How to Calculate Sales Mix Variance

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As a small business owner, you have to keep track of the bottom line. Part of determining whether your business activity is generating a profit is establishing a budget at the beginning of a sales period that predicts sales volume against likely expenses. A variance is any deviation in factors that you used to create your budget. Sales mix variance analyzes the effect on profit if you sell a different mix of products than you anticipated selling in your budget.

Establishing a Sales Mix

Most retail businesses sell more than one product. With limited floor and shelf space, you must decide how much real estate to devote to an item. Typically, this decision is based on how well you expect the products to sell. Likewise, when you create a yearly budget to determine how much money your business will likely make, you assign a sales volume based on your expectations. For example, an owner of a bike shop may anticipate selling 100 low-end bikes and 25 high-end bikes. The percentage of anticipated sales allocated to each product is the sales mix.

Understanding Sales Mix Variance

Sales mix variance takes the sales percentages by product that you used to create your budget and compares it to actual sales or a different sales mix to determine if another configuration is or would have been more profitable. In the bike example, sales mix variance may show that if the shop owner sold five fewer low-end bikes but only two more high-end bikes, the shop would generate more profit, even though sales volume is lower. This analysis can lead to the shop owner allocating more floor space to the high-end bikes, since a single sale has a greater effect on the bottom line.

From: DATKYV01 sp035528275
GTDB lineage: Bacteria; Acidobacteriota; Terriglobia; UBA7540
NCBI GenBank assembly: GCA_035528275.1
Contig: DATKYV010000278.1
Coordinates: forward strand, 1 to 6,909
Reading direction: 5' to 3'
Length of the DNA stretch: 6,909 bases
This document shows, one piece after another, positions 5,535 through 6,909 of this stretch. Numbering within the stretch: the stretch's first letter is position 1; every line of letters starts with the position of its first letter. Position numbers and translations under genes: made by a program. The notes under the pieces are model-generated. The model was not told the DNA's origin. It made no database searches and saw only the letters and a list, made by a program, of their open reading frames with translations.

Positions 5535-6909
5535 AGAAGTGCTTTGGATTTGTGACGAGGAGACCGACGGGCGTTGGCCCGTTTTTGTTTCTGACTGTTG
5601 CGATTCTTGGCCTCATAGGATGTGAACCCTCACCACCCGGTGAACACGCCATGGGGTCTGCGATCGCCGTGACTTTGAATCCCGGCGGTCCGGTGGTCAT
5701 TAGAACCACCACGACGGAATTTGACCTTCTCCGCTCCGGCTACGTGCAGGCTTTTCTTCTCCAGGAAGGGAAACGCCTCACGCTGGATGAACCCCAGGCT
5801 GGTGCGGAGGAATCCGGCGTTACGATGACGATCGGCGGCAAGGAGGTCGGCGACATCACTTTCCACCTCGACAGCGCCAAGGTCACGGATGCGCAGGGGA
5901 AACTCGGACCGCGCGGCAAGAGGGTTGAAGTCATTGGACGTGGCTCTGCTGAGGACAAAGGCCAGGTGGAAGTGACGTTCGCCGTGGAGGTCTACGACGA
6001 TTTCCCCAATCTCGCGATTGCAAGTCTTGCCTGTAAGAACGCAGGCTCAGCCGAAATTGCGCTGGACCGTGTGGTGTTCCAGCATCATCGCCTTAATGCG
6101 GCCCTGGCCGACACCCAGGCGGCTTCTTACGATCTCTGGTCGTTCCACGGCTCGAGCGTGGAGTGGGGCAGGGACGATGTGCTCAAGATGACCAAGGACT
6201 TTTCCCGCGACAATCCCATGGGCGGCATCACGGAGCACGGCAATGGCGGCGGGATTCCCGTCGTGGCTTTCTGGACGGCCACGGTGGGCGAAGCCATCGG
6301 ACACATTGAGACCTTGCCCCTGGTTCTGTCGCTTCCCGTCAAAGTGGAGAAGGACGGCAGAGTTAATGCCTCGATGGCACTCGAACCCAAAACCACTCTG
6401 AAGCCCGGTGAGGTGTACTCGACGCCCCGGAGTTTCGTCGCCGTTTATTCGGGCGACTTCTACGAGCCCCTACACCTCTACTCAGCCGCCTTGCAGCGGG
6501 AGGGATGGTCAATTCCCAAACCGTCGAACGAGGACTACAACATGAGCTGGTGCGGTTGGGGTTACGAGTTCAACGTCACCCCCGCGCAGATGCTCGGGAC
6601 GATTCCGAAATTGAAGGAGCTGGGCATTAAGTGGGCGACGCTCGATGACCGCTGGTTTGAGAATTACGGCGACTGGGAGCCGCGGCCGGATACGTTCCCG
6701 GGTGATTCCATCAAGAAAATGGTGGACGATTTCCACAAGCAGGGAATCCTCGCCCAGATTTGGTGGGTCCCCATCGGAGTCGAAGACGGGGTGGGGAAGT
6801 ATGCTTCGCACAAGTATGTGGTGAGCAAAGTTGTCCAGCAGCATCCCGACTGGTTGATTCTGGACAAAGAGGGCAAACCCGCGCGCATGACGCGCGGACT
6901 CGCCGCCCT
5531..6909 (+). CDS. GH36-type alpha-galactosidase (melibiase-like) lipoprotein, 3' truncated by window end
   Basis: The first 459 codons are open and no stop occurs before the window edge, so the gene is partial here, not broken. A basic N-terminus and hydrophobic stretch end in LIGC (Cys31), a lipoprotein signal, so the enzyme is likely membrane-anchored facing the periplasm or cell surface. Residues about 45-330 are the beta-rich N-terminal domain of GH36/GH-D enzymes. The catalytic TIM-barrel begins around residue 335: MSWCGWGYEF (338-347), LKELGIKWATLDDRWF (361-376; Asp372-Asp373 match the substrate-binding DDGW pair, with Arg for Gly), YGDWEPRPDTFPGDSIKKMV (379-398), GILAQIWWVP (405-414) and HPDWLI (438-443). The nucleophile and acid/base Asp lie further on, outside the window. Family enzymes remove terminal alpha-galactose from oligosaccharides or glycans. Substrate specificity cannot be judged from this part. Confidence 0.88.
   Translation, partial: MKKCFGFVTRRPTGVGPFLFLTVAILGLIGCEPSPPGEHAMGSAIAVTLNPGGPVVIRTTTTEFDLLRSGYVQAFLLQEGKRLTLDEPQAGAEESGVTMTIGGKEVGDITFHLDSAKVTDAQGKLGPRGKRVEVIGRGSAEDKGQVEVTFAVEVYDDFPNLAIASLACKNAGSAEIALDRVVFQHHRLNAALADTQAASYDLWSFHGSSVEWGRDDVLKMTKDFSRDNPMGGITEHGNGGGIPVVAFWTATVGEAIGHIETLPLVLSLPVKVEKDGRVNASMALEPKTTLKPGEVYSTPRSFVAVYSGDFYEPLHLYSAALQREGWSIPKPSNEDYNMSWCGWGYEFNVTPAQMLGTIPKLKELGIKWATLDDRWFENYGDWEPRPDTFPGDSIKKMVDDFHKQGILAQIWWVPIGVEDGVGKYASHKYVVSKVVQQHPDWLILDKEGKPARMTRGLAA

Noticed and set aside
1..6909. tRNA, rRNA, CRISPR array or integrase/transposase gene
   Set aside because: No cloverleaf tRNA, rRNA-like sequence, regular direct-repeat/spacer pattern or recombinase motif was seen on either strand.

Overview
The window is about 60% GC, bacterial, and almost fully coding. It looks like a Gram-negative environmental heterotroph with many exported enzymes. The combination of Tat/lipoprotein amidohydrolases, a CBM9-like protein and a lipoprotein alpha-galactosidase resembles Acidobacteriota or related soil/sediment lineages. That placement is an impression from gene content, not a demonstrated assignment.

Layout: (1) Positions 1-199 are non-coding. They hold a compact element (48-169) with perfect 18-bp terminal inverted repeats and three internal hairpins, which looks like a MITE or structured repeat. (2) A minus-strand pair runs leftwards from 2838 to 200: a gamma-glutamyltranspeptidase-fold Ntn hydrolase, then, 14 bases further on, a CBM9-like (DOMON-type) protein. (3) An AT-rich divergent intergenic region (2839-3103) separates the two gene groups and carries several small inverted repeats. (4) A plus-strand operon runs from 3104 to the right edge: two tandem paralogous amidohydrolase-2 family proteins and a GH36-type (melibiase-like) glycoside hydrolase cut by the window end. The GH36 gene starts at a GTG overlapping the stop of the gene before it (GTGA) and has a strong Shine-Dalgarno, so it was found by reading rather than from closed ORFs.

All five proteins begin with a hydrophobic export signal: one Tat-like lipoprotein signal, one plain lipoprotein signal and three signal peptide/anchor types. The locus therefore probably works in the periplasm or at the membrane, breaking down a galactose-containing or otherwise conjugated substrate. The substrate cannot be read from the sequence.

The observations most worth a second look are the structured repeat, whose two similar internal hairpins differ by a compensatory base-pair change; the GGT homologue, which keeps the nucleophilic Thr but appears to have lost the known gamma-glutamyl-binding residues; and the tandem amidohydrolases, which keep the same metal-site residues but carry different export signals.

Calculating the Variance

To calculate sales-mix variance, start with the actual number of units your business sold of each product. Multiply that number by the actual sales mix percentage for the product minus the budgeted sales-mix percentage. Remember that the sales mix percentage is the product's percentage of total sales. Multiply that by the budgeted contribution margin per unit, where the contribution margin is the selling price per unit minus the unit's variable costs. This calculation results in the sales mix variance for each product in your mix, enabling you to determine if actual sales of each product resulted in a favorable or unfavorable shift in profitability from your original budget.

Making Use of Variance Analysis

Variance analysis can help you make changes to your business practices to ensure you're making as much profit as possible. However, the analysis of any one variable, such as sales mix, can only tell part of the story. Typically, many factors impact profitability, and variance analysis doesn't necessarily tell you the root cause of a change from your budgeted projections.

References

About the Author

Terry Masters has been writing for law firms, corporations and nonprofit organizations since 1995. Her online articles specialize in legal, business and finance topics. She holds a Juris Doctor and a Bachelor of Science in business administration with a minor in finance.

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